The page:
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What is retinal detachment, can it cause blindness?
The back of your eye contains a thin lining called the retina, which sends the signals to your brain that allow you to see. However, in some instances, the retina will suddenly pull away from the blood vessels that supply it with its nutrients and oxygen. This is commonly known as retinal detachment which can cause blindness.
What is a detached retina?
A detached retina is one of the most severe retina problems and happens when the thin layer at the back of your eye loosens and lifts away. It is relatively rare and mainly affects older people, typically from the age of 60 and above. Retinopathy is the term used to describe any retinal damage, including a torn retina or a detached retina.
Retinal detachment symptoms?
Several warning signs can help you identify if you have retina problems and are at risk of losing your sight as a result of retinal detachment. Symptoms of retinal detachment include:
- Short, spontaneous flashes of light that last a second
- Blurry and distorted vision -Sudden streaks, specs and spots that come into your field of vision
- Large single floaters in your eye that have the appearance of a housefly
- A sudden feeling of a curtain veil obscuring your vision
- Reduced peripheral vision
Retinal detachment tends to only happen in one eye. The chance of it occurring in both eyes are one in ten. Whether it's one eye or two, if you experience any symptoms, it's best to seek medical attention and immediately go to see your doctor.
Torn retina symptoms
Retinal tears can lead to retinal detachment, and a torn retina can have the same symptoms of retinal detachment.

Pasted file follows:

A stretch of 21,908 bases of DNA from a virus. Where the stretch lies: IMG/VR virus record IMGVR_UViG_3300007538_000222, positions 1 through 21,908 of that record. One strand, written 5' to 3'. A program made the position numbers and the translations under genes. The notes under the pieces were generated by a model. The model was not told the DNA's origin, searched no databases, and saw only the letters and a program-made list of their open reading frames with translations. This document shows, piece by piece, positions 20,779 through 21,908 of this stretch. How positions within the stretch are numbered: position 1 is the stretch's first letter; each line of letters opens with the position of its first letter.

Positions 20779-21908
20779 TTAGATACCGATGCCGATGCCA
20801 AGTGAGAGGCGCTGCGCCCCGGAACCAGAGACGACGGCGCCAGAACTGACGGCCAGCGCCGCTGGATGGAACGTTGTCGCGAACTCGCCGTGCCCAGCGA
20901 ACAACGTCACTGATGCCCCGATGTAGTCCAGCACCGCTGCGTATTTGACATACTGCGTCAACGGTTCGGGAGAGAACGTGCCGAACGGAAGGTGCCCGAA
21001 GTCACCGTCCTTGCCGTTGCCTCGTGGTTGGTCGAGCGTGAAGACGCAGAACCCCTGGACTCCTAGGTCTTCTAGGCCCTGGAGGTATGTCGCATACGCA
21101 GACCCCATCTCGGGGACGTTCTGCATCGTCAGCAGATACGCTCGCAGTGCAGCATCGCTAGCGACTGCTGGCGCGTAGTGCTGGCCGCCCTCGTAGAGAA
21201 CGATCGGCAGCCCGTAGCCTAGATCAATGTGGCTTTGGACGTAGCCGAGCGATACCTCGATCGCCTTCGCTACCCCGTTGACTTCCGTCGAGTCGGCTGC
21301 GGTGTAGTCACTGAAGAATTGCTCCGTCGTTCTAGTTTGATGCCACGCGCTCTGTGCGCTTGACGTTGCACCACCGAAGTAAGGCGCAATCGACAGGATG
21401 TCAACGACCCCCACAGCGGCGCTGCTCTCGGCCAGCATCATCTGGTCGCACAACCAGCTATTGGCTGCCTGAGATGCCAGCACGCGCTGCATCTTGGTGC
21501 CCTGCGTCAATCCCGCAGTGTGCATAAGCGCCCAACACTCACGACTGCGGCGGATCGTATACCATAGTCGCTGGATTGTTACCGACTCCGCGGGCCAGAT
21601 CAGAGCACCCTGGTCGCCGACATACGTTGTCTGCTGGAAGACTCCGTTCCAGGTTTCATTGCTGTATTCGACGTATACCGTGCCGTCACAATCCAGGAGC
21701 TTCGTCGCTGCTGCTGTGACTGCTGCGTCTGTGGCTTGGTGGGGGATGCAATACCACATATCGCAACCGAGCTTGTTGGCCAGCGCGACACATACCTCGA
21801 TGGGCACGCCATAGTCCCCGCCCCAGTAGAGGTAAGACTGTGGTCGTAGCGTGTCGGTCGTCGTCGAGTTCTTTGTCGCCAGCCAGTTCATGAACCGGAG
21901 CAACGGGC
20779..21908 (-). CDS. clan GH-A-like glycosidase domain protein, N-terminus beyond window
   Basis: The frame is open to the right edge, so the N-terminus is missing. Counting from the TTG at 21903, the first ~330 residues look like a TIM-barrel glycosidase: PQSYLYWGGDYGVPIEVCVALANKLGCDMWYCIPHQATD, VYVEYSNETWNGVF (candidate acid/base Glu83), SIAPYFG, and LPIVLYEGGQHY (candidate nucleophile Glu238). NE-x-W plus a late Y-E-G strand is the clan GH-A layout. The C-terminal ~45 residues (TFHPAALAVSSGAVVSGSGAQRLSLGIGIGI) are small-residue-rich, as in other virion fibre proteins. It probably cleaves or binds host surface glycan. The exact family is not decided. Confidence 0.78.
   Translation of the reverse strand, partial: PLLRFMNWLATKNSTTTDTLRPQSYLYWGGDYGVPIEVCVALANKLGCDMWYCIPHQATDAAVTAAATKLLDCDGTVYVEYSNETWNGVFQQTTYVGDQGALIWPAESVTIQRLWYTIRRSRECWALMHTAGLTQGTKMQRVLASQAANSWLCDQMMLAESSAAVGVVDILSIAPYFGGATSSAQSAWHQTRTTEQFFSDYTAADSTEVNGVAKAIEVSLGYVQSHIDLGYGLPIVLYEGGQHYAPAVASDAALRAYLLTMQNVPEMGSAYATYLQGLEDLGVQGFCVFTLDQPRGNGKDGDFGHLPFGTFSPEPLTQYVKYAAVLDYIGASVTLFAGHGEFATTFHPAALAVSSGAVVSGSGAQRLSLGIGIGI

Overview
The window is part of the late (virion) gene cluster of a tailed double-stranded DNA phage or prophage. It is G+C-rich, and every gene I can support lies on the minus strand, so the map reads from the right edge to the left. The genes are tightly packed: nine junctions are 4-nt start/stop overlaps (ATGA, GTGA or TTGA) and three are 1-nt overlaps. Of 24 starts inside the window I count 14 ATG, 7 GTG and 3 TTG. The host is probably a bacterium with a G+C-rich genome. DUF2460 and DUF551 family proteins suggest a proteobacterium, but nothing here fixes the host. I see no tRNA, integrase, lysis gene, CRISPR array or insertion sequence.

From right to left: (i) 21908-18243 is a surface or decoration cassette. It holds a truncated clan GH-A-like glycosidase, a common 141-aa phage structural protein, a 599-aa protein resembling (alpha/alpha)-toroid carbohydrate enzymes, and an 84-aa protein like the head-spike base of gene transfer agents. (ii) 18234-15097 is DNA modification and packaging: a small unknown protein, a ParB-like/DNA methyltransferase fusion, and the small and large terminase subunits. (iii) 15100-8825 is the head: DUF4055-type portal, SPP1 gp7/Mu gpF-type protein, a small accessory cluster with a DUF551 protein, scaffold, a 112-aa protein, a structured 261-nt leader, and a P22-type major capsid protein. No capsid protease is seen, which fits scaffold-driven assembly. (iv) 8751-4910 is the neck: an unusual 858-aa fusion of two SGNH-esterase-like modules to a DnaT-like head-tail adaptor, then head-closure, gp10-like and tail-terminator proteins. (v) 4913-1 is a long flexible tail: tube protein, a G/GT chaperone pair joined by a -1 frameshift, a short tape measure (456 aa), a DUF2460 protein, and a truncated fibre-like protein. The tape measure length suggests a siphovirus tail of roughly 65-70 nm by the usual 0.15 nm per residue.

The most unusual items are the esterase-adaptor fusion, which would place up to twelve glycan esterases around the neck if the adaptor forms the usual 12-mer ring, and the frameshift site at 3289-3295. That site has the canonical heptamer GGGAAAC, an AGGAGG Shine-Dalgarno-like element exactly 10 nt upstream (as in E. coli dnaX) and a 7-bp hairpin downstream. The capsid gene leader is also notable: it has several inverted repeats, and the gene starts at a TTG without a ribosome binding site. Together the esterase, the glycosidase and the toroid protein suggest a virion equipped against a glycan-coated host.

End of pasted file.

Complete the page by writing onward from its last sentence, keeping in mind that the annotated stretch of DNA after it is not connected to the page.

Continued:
What causes a detached retina?
There are three types of retinal detachment, each of which are caused by different factors.
Detached retina causes
- Rhegmatogenous - this is the most common form. A tear in your retina often causes this, allowing fluid to pass through. Fluid gathers underneath the retina as a result, and the retina detaches from the layer of tissue. A torn retina can cause loss of vision.
- Tractional - This type of retinal detachment is common in people with diabetes and other neglected health conditions. Diabetic retinopathy is an eye disease that can cause blood vessels to form and if left untreated can result in scar tissue which can then contract and result in a tractional detachment. In this case, the retina detaches from the eye as a result of scar tissue growing on its surface.
- Exudative or secondary retinal detachment - This occurs when fluid is collected beneath the retina without there being a hole or tear in the retina. Age-related macular degeneration (AMD) can cause this, as can inflammatory problems, eye injuries and tumours.
Lattice degeneration can also lead to retinal detachment as it weakens the retina and as a result can cause tears and holes which can develop into a retinal detachment.
Injury of the eye is a less common cause of retinal detachment. Boxers often succumb to detachments when given harsh blows to the eye. Previous eye surgery, such as cataract removal, may also make the retina more vulnerable to damage.
What is the most common cause of retinal detachment?